In this post I will cover how to fix a Dreamcast controller port not working. Essentially, it involves replacing a broken fuse at the controller port board. While you are doing this, you can also replace the Dreamcast cmos battery. I will not describe how to disassembly the Dreamcast, since it is quite trivial (see, Dreamcast disassembly).
What you need for this fix is the following items:
- Philips screwdriver
- Soldering iron
- A resettable fuse (I am using a PTC-fuse, 72V, 0.4A)
If you also want to replace the cmos battery, you need an appropriate CR2032 battery holder + a 1N4007 diode or similar.
So, after you have disassembled the Dreamcast, and disattached the controller ports, you should see something like this (in the image below I have replaced the cmos battery):
The component you want to replace is the little blue item marked “F1” on the board. People often mistake this for a resistor, so please take notice: THE F1 IS NOT A RESISTOR, IT IS A FUSE. Hence, DO NOT REPLACE F1 WITH A RESISTOR (see this link for more information). When F1 blows, your controller port may stop working (in my case, controller port 1 did not work properly). One simple way of “fixing” the fuse without soldering is simply to twist the legs of the component together. This may of course cause damage to your Dreamcast, since the fuse exists for a reason. So, what you want to do is to desolder the F1 fuse, and replace it with the new, resettable fuse. While you are doing this you may also want to replace the capacitor (47uf, 10v) on the controller board. When you are done, your controller board should look like this, and hopefully your controller ports are now fully working!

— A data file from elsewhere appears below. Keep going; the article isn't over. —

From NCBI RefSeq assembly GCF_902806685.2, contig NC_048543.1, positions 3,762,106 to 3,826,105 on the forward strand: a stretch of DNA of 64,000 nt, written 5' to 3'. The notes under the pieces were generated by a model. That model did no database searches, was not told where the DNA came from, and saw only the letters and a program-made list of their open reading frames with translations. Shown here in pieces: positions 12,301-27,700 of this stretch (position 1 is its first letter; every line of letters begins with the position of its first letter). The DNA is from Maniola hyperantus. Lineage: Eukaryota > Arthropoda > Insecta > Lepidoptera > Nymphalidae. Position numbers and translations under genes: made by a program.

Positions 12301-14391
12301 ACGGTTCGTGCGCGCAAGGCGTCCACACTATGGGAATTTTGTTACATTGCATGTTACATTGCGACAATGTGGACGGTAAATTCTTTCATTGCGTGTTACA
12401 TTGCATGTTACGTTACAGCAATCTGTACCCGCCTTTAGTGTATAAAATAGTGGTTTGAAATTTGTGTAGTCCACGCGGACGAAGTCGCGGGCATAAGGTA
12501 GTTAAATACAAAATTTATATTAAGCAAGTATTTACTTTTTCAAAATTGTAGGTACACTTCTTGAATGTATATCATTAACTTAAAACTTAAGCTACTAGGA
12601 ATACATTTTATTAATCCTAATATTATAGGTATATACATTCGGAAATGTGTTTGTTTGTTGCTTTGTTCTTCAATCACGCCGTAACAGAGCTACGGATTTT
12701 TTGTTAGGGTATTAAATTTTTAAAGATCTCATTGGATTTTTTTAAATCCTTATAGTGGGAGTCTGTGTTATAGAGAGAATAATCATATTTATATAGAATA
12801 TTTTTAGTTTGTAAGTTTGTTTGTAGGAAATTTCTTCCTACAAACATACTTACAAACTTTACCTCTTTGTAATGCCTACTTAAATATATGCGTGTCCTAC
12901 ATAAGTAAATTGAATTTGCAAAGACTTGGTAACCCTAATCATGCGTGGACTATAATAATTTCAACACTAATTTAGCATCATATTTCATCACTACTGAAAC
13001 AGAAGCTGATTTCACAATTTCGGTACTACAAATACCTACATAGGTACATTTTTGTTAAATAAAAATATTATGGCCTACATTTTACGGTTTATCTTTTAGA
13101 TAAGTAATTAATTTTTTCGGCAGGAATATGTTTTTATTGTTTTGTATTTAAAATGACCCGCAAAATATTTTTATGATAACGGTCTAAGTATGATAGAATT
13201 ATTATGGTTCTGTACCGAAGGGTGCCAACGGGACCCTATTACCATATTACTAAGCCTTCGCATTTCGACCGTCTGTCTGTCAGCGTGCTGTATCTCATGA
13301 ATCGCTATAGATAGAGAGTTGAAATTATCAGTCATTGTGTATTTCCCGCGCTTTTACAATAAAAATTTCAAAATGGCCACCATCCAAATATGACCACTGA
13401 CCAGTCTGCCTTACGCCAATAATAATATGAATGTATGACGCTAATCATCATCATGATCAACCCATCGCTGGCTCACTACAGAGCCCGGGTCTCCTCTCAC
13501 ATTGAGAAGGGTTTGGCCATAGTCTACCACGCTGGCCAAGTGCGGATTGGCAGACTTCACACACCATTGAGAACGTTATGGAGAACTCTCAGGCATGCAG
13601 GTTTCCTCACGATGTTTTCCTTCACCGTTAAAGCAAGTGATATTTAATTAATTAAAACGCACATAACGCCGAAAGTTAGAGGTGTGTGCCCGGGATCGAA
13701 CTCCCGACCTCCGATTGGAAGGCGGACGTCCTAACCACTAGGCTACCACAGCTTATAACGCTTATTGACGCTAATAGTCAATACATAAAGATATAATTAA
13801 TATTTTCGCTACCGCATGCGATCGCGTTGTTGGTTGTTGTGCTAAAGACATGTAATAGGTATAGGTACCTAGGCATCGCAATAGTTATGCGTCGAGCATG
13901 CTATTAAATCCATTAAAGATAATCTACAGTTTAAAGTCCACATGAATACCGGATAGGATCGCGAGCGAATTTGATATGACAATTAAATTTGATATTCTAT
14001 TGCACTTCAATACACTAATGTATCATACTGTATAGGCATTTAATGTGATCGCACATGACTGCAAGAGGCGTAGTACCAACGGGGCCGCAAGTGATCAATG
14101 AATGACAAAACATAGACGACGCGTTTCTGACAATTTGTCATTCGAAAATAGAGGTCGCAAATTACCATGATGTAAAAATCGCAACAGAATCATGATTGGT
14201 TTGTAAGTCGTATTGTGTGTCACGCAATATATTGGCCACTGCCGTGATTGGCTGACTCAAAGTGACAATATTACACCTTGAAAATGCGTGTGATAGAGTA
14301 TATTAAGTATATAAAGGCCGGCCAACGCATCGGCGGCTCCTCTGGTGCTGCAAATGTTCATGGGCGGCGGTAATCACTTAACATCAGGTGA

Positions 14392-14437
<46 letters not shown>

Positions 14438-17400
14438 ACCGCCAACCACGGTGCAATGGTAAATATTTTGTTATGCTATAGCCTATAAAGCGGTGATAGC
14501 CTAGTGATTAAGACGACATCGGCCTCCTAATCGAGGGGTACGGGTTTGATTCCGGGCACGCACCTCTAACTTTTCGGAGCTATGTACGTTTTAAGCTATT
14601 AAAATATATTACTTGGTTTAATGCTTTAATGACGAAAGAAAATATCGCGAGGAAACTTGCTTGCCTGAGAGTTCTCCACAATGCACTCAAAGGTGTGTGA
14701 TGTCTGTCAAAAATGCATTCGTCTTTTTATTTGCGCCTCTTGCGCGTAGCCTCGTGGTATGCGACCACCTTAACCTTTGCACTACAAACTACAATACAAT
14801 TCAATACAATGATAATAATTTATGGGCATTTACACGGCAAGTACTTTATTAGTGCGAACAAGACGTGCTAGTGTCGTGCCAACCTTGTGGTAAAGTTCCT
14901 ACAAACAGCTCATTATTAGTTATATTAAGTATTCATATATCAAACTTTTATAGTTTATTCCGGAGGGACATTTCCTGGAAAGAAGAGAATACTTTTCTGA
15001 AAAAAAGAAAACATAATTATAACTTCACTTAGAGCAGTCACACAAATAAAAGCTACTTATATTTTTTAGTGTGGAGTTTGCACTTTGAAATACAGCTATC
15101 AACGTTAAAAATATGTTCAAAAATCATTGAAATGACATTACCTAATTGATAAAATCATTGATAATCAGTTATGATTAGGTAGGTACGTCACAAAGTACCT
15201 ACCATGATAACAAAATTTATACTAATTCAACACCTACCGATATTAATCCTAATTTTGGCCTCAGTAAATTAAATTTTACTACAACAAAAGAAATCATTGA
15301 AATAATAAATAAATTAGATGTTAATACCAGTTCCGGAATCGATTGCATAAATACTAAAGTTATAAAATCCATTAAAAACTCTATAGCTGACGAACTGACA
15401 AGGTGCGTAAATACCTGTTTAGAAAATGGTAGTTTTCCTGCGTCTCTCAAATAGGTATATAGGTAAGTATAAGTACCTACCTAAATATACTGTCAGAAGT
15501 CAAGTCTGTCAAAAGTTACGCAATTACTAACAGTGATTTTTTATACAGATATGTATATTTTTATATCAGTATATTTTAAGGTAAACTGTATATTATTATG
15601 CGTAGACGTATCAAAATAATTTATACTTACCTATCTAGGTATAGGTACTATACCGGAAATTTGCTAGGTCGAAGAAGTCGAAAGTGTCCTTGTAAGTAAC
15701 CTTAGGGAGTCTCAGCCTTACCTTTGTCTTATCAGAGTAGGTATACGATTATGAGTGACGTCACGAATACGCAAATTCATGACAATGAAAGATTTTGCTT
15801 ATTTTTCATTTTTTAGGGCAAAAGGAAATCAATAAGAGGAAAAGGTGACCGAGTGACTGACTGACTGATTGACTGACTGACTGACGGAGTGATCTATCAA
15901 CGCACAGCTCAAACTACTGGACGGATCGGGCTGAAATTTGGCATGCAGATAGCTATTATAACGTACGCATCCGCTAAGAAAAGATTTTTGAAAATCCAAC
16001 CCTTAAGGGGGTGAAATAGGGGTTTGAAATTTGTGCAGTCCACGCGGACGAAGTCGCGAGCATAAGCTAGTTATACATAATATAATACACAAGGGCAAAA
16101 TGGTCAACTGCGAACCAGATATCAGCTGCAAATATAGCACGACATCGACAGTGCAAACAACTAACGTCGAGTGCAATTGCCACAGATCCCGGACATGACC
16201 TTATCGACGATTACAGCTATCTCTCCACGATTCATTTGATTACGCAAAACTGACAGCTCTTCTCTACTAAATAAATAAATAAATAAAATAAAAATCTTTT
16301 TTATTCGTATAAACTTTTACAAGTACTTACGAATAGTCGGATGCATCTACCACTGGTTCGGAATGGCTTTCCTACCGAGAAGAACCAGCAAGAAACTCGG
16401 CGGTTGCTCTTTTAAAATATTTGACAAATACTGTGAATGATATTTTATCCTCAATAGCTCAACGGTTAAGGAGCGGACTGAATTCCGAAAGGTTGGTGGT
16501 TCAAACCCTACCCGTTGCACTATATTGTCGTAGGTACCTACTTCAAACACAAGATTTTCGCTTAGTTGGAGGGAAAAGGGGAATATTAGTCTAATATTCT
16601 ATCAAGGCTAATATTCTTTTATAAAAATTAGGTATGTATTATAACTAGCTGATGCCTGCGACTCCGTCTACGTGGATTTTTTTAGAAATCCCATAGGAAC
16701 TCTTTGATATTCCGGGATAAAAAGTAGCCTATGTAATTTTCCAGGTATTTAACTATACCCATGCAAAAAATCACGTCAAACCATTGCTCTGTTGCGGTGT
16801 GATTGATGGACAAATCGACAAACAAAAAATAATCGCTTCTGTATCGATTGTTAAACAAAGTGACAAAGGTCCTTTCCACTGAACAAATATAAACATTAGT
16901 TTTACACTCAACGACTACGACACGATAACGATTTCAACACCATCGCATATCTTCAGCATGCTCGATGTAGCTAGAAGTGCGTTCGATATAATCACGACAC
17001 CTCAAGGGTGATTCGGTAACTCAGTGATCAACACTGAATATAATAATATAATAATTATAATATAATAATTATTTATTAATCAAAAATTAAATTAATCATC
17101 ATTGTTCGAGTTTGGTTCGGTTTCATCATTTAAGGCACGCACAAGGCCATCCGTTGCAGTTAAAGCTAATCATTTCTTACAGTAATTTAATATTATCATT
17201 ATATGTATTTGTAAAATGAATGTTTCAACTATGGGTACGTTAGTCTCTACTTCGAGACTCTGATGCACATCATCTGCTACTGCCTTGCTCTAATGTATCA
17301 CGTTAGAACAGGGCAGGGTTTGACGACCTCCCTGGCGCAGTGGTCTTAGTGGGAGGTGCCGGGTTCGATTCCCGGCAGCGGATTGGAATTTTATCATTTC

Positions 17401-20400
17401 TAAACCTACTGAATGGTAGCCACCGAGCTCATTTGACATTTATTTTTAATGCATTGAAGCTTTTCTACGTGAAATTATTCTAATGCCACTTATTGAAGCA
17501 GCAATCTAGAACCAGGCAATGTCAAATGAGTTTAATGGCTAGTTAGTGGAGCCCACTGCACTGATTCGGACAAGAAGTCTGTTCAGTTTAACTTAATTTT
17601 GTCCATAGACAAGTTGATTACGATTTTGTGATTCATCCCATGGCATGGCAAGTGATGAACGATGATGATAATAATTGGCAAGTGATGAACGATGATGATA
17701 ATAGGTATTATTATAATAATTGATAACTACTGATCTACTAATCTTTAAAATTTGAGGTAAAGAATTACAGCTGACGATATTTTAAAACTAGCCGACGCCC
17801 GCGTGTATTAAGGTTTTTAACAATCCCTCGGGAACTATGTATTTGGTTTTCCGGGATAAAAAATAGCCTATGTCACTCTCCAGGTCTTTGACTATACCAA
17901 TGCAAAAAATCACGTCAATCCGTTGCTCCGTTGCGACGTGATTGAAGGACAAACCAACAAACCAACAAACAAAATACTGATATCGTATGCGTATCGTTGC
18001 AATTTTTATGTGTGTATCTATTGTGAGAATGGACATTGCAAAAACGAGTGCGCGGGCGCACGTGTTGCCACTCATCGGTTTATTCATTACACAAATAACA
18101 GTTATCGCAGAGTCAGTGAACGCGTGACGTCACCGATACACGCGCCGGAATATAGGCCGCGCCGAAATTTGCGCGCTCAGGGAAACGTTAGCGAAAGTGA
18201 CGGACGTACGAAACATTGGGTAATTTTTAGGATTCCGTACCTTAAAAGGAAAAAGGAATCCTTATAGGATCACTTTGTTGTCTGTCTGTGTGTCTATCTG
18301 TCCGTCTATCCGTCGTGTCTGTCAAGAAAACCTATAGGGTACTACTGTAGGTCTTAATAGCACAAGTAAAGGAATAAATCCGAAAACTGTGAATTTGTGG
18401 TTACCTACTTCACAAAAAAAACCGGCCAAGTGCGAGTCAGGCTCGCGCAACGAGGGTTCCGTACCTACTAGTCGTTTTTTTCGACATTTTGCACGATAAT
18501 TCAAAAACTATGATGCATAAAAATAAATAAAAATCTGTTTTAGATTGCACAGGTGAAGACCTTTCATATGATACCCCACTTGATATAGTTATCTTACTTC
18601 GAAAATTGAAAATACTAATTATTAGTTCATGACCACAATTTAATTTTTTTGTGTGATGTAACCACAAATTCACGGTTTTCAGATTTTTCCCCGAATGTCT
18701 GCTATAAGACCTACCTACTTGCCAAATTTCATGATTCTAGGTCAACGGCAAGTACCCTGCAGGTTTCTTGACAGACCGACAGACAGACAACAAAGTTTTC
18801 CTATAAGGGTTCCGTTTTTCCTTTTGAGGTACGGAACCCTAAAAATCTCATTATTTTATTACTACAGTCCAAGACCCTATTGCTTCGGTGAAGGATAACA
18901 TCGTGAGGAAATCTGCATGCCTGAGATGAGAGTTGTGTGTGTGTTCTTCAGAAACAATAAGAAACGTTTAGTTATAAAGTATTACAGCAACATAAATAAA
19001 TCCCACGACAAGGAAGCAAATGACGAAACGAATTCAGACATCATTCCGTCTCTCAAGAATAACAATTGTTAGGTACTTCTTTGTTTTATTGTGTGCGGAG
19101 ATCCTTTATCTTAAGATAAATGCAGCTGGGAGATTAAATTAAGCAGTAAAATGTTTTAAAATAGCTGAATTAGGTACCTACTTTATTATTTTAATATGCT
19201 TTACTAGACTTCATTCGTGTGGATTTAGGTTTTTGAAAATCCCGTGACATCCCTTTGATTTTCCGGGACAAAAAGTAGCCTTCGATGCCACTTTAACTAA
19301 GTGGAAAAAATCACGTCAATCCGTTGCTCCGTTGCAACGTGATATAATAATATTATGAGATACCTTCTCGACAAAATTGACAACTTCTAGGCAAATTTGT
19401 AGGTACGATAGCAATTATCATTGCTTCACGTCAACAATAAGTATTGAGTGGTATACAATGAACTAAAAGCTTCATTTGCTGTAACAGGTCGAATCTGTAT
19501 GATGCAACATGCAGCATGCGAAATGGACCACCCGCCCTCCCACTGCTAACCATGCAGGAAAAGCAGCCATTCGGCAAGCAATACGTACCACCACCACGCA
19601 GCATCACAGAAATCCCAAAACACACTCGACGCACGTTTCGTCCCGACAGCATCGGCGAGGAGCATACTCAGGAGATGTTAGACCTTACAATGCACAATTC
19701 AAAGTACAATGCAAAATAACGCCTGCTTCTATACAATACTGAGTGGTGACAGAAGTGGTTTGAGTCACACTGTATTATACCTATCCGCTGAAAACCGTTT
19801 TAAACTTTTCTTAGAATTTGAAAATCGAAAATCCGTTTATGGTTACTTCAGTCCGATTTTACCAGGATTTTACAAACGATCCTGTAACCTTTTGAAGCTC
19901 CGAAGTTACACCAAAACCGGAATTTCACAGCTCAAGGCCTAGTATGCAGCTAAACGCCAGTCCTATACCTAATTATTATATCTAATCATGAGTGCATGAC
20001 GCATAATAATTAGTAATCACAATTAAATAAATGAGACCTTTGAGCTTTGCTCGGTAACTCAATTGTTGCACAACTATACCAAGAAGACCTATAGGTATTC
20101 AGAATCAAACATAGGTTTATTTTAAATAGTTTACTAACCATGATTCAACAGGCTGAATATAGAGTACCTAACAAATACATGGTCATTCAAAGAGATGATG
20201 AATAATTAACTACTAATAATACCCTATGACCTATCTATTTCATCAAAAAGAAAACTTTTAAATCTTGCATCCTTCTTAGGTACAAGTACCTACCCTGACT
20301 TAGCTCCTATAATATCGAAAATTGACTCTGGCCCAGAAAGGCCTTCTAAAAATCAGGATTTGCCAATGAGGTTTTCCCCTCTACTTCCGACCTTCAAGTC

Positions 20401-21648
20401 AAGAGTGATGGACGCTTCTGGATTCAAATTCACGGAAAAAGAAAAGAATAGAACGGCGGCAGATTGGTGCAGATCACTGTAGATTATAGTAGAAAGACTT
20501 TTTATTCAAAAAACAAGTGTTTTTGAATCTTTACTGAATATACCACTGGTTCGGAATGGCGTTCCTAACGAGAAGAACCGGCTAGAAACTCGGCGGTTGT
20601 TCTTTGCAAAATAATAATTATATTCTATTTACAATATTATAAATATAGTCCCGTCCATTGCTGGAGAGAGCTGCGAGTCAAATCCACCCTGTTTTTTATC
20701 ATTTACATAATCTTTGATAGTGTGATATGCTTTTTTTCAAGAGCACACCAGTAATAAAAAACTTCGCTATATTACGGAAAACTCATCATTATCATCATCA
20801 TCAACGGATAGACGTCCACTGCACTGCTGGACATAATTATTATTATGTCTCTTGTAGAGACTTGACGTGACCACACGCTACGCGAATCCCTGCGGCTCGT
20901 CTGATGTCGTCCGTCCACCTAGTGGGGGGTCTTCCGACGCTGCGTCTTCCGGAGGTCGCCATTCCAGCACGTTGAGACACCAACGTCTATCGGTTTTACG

Finally, if you want to replace the Dreamcast with a CR2032, you should desolder the old battery, and replace it with a proper holder. Note that the Dreamcast battery is rechargeable, so you have to stop the console from trying to charge the CR2032 battery! To do so, solder a 1N4007 diode (or similar) to the resistor as seen in the image below. This will prevent any current going to the battery.